November 7, 2008

NorthStar business model re-evaluation

Any lending operation currently are re-evaluating their going concern and the future of their business model. Any financing operation without a stable deposit base is at risk and have a bleak future. That's why the investment bank have disappeared from wall Street. But this change will affect many other operations depending on leverage,like leasing companies, mezzanie funds, commercial real estate reits..etc. One of my holdings NorthStar realty is one of those affected as it is a commercial financing company.

The entire sector of REITs specializing in financing commercial-property transactions are facing headwinds. Companies like NRF, Gramercy, CBRE Realty Finance Inc. and Arbor Realty Trust Inc., have seen their access to capital severely reduced by the credit crunch. They are also suffering from a dearth of property transactions and rising defaults.

The business model of traditional commercial-mortgage REITs -- which act like leveraged bond funds, making money only if the yields on their investments exceed the cost of their borrowings -- has been rendered obsolete by the credit crisis. Early this year, Gramercy bought a REIT that owns real estate to help diversify its business.

from the Wall Street Journal:

The reason: These companies have depended heavily on the ability to sell securities stuffed with the loans they originated, called collateralized debt obligations, or CDOs, in order to lock in financing for a longer period of time to match their mortgage portfolios with long-term maturities.

Today, with the CDO market all but shuttered, there is a lack of long-term debt financing that they can rely on to fund the acquisitions of assets.

"While I expect further loan impairments, the real focus will be on liquidity and any potential violation of their credit facility and bond covenants,"
NorthStar already has diversified away from the mortgage reit model into operating commercial real estate business before the credit crises. NRF has diversified into Net-lease operations through two joint ventures, Wakefield Capital, LLC, owning medical facilities and another venture, LandCap partners, with Goldman Sachs to buy distressed land rom home builders.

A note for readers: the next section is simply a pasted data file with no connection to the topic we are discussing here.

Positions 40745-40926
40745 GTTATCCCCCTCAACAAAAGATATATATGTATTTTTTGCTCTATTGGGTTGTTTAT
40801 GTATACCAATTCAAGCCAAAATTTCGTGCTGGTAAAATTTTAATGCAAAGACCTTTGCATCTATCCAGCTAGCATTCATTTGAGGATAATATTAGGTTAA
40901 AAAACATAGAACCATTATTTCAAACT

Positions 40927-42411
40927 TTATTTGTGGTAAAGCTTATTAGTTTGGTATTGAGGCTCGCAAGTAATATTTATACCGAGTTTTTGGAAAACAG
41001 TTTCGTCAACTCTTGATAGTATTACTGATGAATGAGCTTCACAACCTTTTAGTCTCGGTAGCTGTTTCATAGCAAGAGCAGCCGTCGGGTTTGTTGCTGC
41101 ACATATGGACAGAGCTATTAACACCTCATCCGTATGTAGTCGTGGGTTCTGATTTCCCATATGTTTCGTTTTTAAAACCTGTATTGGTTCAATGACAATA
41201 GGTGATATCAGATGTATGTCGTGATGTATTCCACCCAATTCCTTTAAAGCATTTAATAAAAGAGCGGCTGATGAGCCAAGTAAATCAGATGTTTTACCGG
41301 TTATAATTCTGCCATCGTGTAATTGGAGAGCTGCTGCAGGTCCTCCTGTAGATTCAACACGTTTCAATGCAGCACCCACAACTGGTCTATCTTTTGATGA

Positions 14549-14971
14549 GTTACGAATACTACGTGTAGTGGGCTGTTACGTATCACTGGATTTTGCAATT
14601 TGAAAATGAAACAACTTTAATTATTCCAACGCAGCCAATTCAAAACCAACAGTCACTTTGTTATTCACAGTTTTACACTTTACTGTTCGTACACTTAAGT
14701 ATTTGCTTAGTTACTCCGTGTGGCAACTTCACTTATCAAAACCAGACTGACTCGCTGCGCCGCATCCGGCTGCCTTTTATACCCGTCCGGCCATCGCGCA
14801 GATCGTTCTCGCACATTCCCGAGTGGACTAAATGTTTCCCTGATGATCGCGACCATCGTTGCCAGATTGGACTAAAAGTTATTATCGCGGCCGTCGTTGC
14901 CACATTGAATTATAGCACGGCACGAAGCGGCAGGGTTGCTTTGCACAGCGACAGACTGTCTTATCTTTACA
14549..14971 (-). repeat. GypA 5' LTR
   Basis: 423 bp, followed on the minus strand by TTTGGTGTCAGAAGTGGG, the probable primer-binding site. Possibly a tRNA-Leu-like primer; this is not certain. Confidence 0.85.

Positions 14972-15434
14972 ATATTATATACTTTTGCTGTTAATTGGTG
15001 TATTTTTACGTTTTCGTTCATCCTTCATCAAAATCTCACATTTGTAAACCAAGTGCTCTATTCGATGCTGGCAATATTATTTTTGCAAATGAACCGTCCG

They have just reported their earnings and I have to say the report looked really good. Here are some highlights:
  • continue to buy back their own CDOs at 50% discount; mark-to-market works on both sides of the balance sheet.
  • The have no non performing loans (NPL).
  • Book value increased to $15 per share from $12 in Q2 2008
  • Management owns better than 10% of the company
    and is managing for the long term.
  • very good liquidity and cash position.
  • reaffirmed their dividends.
Despite an excellent report this quarter, management did indicate some
potential problems:
  • There are very uncertain loans on their watch list which very easily can become NPL; of especial significance is the WaMu tenant lease which brings over $5 million in revenue per year. JPM after taking over WaMu from the FDC has 90 days from acquisition to decide what to do with the leases.
  • NRF is accumulating cash and not doing much loan origination, which will impact future earning
  • also management said their earnings will be less if LIBOR continues to decrease which is what they expect, again hindering their net income and dividend.
I think at this point I will keep my investment in this business as the fundamentals and the reasoning that I bought NRF are still valid. NRF has a favorable chances of surviving this episode of the crises and emerging as a commercial real estate company. Yes the price have dropped significantly, and chances are it may drop further, from my cost basis but I think I will hold this one.

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